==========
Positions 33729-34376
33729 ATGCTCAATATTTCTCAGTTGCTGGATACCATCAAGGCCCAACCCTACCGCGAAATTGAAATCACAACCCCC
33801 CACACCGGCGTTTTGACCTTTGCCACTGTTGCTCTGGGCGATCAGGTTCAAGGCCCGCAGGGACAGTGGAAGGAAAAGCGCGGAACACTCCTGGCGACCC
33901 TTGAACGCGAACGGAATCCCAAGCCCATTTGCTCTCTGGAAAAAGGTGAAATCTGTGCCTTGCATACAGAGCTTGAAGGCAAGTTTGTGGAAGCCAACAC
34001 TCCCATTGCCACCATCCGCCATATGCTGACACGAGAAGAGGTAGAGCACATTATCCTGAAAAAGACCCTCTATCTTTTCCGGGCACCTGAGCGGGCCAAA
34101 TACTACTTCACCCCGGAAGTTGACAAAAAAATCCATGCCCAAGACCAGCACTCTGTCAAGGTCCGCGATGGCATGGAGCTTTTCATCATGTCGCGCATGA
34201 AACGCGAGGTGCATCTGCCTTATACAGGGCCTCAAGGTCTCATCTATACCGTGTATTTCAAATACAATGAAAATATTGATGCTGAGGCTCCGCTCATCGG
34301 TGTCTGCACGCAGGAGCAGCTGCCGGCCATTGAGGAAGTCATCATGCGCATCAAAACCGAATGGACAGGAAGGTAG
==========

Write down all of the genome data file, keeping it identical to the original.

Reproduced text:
Positions 33729-34376
33729 ATGCTCAATATTTCTCAGTTGCTGGATACCATCAAGGCCCAACCCTACCGCGAAATTGAAATCACAACCCCC
33801 CACACCGGCGTTTTGACCTTTGCCACTGTTGCTCTGGGCGATCAGGTTCAAGGCCCGCAGGGACAGTGGAAGGAAAAGCGCGGAACACTCCTGGCGACCC
33901 TTGAACGCGAACGGAATCCCAAGCCCATTTGCTCTCTGGAAAAAGGTGAAATCTGTGCCTTGCATACAGAGCTTGAAGGCAAGTTTGTGGAAGCCAACAC
34001 TCCCATTGCCACCATCCGCCATATGCTGACACGAGAAGAGGTAGAGCACATTATCCTGAAAAAGACCCTCTATCTTTTCCGGGCACCTGAGCGGGCCAAA
34101 TACTACTTCACCCCGGAAGTTGACAAAAAAATCCATGCCCAAGACCAGCACTCTGTCAAGGTCCGCGATGGCATGGAGCTTTTCATCATGTCGCGCATGA
34201 AACGCGAGGTGCATCTGCCTTATACAGGGCCTCAAGGTCTCATCTATACCGTGTATTTCAAATACAATGAAAATATTGATGCTGAGGCTCCGCTCATCGG
34301 TGTCTGCACGCAGGAGCAGCTGCCGGCCATTGAGGAAGTCATCATGCGCATCAAAACCGAATGGACAGGAAGGTAG